Brokerage General Agent: Everything You Need to Know

Apr 15, 2022 By Triston Martin

A general brokerage agent is a corporation or someone who works for an insurance company as a contractor or independent contractor. One of the primary responsibilities of a general agent at an insurance brokerage is to make sales to other insurance brokers of various products.

Afterward, insurance products are marketed and sold to consumers by brokers. Brokerage general agents might specialize in a particular insurance segment or sell products from various insurance firms.

General brokerage agents provide a wide range of support services for individual brokers and the sale of policies. These services include accepting online applications, tracking cases, offering fast insurance quotations, and responding to concerns about underwriting criteria.

How a General Brokerage Agent Works

Also known as an insurance wholesaler, general brokerage agents can accept and place applications from independent agents on behalf of an insurance company. On behalf of the insurers they represent, they often provide underwriting and administrative services.

A general agent can often sell insurance policies and services that require in-depth expertise to underwrite. Due to the difficulty of obtaining such knowledge and the cost of in-house training, they are beneficial to both insurance brokers and insurers alike.

Who They Work with General Agency Brokerage

Like you, they work in the insurance industry, and so do we. Employee benefits brokers and financial advisers are just a few of the people we engage with daily. Every agent type comes to us for a different set of reasons, but they are all hoping to get some assistance in selecting the perfect product for their client.

As a career agent from Northwestern or a P&C agent with a direct Cincinnati Life appointment, many of you have direct access to a few Life Insurance companies. If you're not happy with your primary service providers, your BGA can step in to help.

Before applying, we may assist you in identifying potential clients who would be a better fit for one of our firms. You may not have been aware of other goods and carriers that we can find for your clients' protection.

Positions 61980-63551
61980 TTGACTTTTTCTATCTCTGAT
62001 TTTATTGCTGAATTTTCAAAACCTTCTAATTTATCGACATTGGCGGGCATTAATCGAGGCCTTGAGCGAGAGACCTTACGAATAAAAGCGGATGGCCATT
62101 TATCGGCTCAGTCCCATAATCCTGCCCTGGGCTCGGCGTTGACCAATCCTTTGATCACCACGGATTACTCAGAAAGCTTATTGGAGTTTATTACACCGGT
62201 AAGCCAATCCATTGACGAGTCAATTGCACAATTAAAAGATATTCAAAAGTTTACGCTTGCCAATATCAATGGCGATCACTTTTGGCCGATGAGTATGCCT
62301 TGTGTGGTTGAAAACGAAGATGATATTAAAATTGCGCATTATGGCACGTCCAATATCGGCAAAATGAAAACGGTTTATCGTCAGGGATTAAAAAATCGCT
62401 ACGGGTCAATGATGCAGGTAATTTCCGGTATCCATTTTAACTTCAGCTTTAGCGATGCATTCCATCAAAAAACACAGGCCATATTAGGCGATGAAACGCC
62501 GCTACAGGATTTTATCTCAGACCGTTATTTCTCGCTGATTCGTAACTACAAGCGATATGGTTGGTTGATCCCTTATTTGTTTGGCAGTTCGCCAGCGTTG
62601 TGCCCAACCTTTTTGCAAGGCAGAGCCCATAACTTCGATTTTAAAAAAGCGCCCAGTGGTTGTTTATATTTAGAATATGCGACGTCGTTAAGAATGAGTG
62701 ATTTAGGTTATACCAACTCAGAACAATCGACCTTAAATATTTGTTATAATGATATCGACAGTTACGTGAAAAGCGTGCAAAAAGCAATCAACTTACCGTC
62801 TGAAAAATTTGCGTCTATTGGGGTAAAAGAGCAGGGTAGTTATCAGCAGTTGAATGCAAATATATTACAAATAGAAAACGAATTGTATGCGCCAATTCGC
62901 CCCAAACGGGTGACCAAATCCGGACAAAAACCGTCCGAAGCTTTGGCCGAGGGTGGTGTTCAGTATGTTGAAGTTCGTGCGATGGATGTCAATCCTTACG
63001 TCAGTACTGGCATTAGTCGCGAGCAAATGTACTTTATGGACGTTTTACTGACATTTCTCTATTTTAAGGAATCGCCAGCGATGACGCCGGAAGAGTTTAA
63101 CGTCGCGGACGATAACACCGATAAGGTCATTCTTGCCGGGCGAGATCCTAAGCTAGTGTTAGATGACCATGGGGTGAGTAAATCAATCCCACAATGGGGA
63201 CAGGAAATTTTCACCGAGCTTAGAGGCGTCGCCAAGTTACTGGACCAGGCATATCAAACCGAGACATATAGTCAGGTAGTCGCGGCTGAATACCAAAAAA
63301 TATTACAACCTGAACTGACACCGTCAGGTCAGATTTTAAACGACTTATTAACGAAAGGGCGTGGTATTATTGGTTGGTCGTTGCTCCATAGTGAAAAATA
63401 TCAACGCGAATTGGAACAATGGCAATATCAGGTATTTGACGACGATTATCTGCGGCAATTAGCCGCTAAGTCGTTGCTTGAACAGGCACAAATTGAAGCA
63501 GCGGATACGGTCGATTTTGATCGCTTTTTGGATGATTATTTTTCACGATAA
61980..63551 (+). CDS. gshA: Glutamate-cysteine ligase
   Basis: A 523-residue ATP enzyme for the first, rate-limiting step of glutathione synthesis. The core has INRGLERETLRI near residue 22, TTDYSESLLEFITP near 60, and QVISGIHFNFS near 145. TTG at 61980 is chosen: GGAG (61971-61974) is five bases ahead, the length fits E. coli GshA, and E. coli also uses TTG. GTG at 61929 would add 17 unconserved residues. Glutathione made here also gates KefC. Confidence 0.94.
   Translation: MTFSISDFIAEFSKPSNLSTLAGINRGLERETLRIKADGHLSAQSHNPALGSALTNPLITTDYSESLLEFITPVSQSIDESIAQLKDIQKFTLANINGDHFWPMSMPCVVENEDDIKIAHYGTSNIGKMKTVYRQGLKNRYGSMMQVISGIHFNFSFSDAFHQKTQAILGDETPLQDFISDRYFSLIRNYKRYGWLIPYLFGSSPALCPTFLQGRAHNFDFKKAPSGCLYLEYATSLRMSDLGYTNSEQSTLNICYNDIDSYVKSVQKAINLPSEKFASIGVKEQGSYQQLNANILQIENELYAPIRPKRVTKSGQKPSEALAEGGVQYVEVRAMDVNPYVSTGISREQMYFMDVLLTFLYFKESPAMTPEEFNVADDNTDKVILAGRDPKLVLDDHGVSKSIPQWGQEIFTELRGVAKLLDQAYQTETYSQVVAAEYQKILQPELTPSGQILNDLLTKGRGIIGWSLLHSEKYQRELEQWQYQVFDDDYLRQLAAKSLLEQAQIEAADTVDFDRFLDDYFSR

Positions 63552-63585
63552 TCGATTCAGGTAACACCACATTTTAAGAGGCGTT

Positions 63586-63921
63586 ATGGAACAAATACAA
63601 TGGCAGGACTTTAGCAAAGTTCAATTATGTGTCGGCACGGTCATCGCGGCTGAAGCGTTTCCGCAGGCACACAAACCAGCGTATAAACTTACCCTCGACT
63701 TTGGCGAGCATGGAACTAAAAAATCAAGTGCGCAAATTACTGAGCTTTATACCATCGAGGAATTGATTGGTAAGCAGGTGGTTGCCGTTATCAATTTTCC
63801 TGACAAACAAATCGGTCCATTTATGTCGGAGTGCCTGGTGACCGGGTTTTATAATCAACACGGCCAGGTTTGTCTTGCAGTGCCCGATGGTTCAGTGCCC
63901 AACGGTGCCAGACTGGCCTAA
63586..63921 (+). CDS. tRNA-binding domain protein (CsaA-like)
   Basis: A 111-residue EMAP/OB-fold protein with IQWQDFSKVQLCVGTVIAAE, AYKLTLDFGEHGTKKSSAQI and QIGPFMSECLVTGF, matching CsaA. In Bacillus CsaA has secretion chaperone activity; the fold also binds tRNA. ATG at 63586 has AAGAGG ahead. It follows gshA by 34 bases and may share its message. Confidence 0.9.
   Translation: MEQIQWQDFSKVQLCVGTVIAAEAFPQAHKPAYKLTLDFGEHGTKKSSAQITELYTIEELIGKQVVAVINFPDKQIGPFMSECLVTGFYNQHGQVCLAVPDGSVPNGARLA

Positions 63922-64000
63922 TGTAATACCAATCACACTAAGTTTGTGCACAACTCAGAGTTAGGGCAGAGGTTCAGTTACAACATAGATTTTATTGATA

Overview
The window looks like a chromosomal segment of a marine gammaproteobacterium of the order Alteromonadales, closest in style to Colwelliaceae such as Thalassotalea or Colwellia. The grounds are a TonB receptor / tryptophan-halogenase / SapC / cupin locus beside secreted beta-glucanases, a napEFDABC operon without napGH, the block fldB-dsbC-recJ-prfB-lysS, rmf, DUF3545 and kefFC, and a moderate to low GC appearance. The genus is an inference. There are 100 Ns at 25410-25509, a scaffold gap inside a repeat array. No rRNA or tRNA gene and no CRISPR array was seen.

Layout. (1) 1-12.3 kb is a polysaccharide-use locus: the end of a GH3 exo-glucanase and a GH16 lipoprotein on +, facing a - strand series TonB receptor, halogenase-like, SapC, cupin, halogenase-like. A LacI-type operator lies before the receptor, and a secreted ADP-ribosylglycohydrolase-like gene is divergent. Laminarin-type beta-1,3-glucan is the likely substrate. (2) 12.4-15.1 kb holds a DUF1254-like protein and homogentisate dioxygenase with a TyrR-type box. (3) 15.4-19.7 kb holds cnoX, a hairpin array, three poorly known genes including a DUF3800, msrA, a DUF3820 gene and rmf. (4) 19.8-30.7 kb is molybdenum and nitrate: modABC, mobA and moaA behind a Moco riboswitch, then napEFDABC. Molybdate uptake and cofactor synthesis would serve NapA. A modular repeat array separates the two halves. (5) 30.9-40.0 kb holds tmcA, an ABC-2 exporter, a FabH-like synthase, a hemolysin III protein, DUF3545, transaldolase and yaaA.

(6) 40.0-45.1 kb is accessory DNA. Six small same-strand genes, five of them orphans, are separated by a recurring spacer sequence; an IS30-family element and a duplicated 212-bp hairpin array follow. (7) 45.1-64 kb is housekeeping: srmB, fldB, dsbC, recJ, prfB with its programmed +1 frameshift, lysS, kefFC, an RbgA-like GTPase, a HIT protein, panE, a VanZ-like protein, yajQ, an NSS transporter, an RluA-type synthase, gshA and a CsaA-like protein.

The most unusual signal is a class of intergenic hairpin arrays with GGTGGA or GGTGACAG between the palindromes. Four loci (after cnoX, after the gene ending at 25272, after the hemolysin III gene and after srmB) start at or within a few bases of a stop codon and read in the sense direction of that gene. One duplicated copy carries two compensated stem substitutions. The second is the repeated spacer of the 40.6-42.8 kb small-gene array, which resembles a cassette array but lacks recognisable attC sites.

What Kinds of BGAs Exist?

Brokerage general agents can be divided into two categories. Both have their advantages and disadvantages. Having sales agreements with carriers like Northwestern and MassMutual, major BGAs can provide incentives and commissions that tiny BGAs cannot match.

A long-term partnership with a BGA partner that cares as much about your customer as you do may be built with a tiny BGA. A smaller BGA will often be sought out by career agents who have access to the larger BGAs.

Additionally, major BGAs can provide proprietary software. For its agents, they have developed special tools and resources. Small BGAs commonly use insurance products like pipeline, twin flex, and applicant to assist their agents in becoming more technologically advanced.

Making Money as An Insurance Agent or Broker

Many small company owners use an insurance agent or broker to have their firm insured. While insurance agents and brokers perform similar roles, there are key variances. Property/casualty insurance agents and brokers focus on this topic, except when stated.

The Agent vs. Broker

Brokers and agents serve as a link between you, the policyholder, and the insurance companies. Anyone must have a license to sell the insurance they are offering. Your state insurance department has strict rules that everyone must follow.

· Agents

Insurance agents are either captive or independent representatives of insurance firms. One insurance company's captive agent works on behalf of its clients. Captive agents work for an insurance company like Farmers or State Farm.

An independent agent represents multiple insurance companies. Insurance agencies sell insurance policies on behalf of insurers that have appointed them.

· Brokers

Brokers act as an advocate for the interests of the people they work with. They don't have the power to tie coverage because insurers don't choose them. By submitting completed applications on behalf of purchasers, they seek insurance estimates and policies from insurers. A binder signed by an underwriter from the insurer is required for a broker to begin a policy.

Brokerage General Agent Trade Associations

NAIFA, the National Brokerage Agencies, and the Independent Insurance Agents & Brokers of America are a few general industry associations and interest groups that serve general brokerage agents.

In addition to lobbying on behalf of their members, these organizations offer professional training and promote industry best practices to their members and the public.

The (SUB) for life insurance and (NAHU) for health insurance are two examples of specialty trade bodies to which general brokerage agents can also belong. Regional, state and local chapters are common for many national organizations.

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